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Penn guard Andrew Toole was one of three Quakers to score 17 points last night. [Will Burhop/The Daily Pennsylvanian]

Penn - 62 Princeton - 38

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PRINCETON, N.J. -- The Penn men's basketball team headed up the Jersey Turnpike last night looking for a win to stay in the race for the Ivy League title.

What the Quakers came home with was their most resounding victory of the season.

In front of 6,854 shocked fans at Jadwin Gym, the Quakers (17-6, 4-3 Ivy League) annihilated Princeton (10-9, 5-2), 62-38, and left New Jersey with their NCAA tournament hopes alive and well.

"This is as good a win as we've had this season," Penn coach Fran Dunphy said.

The Quakers erupted out of the starting blocks last night, taking the usually-rowdy Jadwin Jungle crowd out of the game from the opening whistle.

After Princeton forward Ray Robins hit a three to give the Tigers their first points of the game at the 16:46 mark, Penn went on a monstrous 20-0 spurt that had the Tigers reeling.

Before anyone in the gym could catch their breath, the scoreboard read 24-3 in favor of the visitors, and the game was all but over.

"That was the worst possible scenario that could happen against [Penn]," Princeton coach John Thompson III said.

After Penn's run, the Tigers did go on an 8-0 spurt of their own to claw within 13, but that was as close as they would come.

In a perfect punctuation to the first half, Penn point guard Andrew Toole buried a long three right in Kyle Wente's face and kept his arm raised in triumph as he and his teammates raced into the tunnel. The Quakers led, 37-15, at the intermission after a first half that they flat-out dominated.

"Early on in the first half we got what we wanted but the ball just didn't go in," a visibly distraught Thompson said after the game. "Against a team like [Penn], that can't happen. They just have too many weapons to fall behind."

In the first half, everything seemed to click for the visitors, while virtually nothing went right for Princeton. Shooting a woeful 25 percent in the first stanza, the Tigers clanked iron from all over the court, missing three-pointers, layups and short jumpers alike.

A lot of the credit has to go to Penn's choking man-to-man defense, which immobilized Princeton's methodical offense -- the Tigers only backdoor pass resulted in a missed Mike Bechtold layup.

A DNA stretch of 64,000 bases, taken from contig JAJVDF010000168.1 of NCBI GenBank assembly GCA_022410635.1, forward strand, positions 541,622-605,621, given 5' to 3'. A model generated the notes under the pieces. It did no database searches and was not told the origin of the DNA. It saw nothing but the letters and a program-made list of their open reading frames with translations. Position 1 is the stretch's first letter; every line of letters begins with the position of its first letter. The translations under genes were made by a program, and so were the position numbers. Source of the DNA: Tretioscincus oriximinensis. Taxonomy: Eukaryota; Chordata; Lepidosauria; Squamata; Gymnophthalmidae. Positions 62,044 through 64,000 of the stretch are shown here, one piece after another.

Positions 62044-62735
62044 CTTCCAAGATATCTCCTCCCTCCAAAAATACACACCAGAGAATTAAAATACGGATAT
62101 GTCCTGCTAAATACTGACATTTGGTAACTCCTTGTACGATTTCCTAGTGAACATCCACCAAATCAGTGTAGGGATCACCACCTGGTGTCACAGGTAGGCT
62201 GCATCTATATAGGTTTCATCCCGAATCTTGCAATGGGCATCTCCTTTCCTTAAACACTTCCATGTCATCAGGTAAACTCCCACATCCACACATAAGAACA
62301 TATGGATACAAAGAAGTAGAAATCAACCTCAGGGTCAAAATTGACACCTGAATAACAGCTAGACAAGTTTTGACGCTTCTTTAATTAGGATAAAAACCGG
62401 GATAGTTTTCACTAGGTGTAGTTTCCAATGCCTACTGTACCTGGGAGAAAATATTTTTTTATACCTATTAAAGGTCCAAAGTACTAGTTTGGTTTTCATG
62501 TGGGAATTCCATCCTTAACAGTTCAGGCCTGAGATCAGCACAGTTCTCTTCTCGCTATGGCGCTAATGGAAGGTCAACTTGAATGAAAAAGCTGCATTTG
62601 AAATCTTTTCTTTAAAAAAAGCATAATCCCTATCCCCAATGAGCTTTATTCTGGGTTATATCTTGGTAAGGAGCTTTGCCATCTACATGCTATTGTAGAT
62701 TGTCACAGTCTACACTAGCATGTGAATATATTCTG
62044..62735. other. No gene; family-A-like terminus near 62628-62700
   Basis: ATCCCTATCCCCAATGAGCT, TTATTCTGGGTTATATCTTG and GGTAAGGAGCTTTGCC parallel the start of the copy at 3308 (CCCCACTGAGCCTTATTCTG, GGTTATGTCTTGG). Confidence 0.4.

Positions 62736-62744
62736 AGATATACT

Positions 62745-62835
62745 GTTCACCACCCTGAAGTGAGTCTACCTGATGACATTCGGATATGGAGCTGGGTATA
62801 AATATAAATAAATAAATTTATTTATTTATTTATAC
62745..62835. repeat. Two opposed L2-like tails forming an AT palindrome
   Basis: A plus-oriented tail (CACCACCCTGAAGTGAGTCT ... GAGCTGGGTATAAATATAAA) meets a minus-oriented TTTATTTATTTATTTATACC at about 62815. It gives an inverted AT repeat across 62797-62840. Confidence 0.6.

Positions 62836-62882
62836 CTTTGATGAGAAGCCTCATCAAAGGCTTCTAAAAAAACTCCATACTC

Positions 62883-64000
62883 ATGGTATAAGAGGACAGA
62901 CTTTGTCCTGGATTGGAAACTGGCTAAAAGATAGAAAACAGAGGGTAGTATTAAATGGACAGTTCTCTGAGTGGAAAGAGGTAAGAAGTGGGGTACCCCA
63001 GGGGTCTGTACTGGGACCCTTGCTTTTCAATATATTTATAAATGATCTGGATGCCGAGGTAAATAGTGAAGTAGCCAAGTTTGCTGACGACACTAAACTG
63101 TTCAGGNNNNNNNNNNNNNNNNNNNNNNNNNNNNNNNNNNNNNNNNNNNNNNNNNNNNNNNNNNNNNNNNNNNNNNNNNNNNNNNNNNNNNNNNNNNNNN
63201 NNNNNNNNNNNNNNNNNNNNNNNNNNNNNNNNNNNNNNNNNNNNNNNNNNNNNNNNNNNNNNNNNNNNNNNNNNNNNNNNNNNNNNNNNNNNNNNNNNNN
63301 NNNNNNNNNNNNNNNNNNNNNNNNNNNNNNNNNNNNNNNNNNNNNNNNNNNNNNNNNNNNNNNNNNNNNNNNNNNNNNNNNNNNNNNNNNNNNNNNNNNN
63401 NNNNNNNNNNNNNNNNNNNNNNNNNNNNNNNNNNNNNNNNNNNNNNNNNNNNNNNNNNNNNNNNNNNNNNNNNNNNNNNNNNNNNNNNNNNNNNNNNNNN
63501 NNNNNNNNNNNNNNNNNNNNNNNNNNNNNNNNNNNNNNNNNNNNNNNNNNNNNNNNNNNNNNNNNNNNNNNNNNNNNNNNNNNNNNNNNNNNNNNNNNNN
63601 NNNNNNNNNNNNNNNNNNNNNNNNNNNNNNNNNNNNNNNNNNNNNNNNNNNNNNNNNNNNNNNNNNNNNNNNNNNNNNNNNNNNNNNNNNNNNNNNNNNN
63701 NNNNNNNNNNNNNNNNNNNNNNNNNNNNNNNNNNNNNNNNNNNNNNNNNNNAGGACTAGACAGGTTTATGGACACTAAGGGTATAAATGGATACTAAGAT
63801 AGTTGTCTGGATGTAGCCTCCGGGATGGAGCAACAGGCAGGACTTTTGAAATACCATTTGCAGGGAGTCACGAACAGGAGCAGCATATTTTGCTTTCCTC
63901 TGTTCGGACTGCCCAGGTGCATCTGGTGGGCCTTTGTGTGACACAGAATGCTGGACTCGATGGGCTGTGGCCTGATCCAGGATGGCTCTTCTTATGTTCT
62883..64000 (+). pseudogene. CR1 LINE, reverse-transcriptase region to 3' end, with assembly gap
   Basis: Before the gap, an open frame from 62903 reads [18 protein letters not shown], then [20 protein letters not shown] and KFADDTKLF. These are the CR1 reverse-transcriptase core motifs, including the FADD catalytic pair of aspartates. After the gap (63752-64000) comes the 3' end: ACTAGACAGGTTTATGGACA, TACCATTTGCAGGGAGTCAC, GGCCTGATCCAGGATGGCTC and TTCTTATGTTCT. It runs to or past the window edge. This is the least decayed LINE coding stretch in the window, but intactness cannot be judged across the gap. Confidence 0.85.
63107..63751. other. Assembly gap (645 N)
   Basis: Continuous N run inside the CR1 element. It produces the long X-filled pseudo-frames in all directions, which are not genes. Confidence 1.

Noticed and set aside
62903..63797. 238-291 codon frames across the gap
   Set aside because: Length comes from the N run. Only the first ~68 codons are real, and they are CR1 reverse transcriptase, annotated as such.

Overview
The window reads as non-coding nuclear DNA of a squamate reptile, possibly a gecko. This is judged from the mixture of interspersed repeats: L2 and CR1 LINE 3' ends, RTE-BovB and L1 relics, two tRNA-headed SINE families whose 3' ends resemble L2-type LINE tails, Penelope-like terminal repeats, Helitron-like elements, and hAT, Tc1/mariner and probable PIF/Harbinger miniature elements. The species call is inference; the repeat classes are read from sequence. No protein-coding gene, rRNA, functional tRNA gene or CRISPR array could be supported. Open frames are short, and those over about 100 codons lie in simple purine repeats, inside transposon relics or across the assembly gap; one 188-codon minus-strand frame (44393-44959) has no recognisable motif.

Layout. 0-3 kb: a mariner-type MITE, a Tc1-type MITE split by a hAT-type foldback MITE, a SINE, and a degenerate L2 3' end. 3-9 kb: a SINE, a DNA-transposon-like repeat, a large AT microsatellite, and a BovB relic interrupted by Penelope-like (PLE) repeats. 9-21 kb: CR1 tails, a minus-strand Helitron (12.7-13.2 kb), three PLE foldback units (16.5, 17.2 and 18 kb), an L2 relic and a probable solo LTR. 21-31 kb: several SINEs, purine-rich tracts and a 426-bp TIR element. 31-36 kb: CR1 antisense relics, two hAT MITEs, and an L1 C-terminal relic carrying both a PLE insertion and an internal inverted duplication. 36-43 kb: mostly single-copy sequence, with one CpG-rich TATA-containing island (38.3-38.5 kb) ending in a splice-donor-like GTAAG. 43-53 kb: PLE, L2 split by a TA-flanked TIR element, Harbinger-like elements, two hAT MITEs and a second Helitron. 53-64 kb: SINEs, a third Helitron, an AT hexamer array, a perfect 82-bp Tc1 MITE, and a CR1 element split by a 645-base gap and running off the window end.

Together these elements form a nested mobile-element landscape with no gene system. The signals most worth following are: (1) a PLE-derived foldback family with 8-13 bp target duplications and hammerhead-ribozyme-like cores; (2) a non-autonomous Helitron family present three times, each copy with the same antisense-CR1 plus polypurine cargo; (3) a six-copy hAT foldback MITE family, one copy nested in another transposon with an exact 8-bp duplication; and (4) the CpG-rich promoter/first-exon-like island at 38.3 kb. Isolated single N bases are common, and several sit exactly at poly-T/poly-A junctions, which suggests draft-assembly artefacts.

But the general consensus from both teams after the game was that -- defense aside -- Princeton simply couldn't find the bottom of the net.

"I thought we defended well, although I will say this -- I thought they had a lot of open looks and the ball just wouldn't go down," Dunphy said. "I thought we guarded well, but I also thought they had some looks and just missed shots."

"I don't think it was their defense," added freshman guard Will Venable, who led Princeton with 11 points and was the only member of the Tigers to score in double figures. "We just couldn't hit our shots."

Meanwhile, on the other end of the floor, the Quakers were lighting it up. Penn shot 54.5 percent from the field in the opening half, and knocked down 7 of 15 from behind the arc.

Needless to say, when shots are falling on one end and rimming out at the other, a blowout is almost always in order.

And when the Tigers continued to miss shots early in the second half -- Princeton shot an anemic 27.5 percent for the game -- their frustration began to mount.

"I think they started to get a little frustrated in the second half," Toole said. "They were looking for some foul calls, and it seemed like they had a lot of balls go in and out on them. I think that kind of wore on them."

Princeton left its zone in favor of a full-court press to try to claw back into the game, but even that couldn't slow down the Quakers. Penn's 22-point halftime lead never dwindled below 16.

Leading the way for the Quakers was the same trio that has been carrying the bulk of the Quakers' scoring load all season.

Toole, along with forwards Ugonna Onyekwe and Koko Archibong all went for 17 points. Combined, Penn's triple threat shot 18 for 31 and hauled in 20 rebounds.

A Toole-to-Onyekwe alley oop midway through the second half elated the Red and Blue faithful, buried in the upper sector of Jadwin, while the Orange and Black fans watched in dazed silence.

"The crowd has always been real good here," Dunphy said. "I hope they didn't get into it because we were playing well."

Approximately five seconds after the final whistle, the scoreboard went completely blank, and that's probably because nobody at Princeton wanted to see a final score that read 62-38 in favor of the nemesis Quakers, the Tigers' worst loss of the season.

But for Penn, last night's game was an emphatic victory, one the Quakers hope will motivate them for the final seven games of the season.

"Hopefully, this can be a catalyst for the rest of the season," Toole said. "It should give us some confidence and spark us through for the rest of the way."

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